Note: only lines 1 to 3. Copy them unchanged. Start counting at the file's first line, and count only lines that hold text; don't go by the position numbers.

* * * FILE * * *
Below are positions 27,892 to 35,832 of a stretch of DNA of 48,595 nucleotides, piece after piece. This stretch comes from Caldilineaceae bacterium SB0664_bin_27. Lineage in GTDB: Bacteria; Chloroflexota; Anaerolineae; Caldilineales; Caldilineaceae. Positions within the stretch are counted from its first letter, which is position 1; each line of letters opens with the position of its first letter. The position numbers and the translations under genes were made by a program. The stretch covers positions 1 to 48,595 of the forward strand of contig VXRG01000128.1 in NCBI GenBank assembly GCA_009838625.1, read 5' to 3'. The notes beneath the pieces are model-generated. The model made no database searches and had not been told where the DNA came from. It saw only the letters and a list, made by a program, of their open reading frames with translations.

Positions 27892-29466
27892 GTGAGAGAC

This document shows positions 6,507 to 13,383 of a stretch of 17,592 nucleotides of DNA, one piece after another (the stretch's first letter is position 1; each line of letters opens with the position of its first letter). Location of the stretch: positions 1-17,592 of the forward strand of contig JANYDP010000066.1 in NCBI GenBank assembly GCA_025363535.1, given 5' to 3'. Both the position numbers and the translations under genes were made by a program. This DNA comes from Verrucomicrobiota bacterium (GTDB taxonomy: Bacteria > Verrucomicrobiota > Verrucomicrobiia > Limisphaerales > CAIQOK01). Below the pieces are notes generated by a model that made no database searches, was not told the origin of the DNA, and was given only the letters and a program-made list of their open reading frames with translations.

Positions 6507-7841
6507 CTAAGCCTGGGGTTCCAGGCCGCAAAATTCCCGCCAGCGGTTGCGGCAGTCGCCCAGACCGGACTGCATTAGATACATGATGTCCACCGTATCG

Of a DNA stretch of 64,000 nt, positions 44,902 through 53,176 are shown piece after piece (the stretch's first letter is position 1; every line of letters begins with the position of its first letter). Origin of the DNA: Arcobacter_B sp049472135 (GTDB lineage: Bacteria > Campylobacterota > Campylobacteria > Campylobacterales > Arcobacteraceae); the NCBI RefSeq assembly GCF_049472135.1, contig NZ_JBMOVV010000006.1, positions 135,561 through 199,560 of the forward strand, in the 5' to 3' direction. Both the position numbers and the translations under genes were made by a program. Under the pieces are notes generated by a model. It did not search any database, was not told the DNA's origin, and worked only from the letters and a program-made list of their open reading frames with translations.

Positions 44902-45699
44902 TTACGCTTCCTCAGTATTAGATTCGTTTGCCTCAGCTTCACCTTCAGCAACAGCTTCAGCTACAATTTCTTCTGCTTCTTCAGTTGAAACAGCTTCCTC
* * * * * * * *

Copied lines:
Below are positions 27,892 to 35,832 of a stretch of DNA of 48,595 nucleotides, piece after piece. This stretch comes from Caldilineaceae bacterium SB0664_bin_27. Lineage in GTDB: Bacteria; Chloroflexota; Anaerolineae; Caldilineales; Caldilineaceae. Positions within the stretch are counted from its first letter, which is position 1; each line of letters opens with the position of its first letter. The position numbers and the translations under genes were made by a program. The stretch covers positions 1 to 48,595 of the forward strand of contig VXRG01000128.1 in NCBI GenBank assembly GCA_009838625.1, read 5' to 3'. The notes beneath the pieces are model-generated. The model made no database searches and had not been told where the DNA came from. It saw only the letters and a list, made by a program, of their open reading frames with translations.

Positions 27892-29466
27892 GTGAGAGAC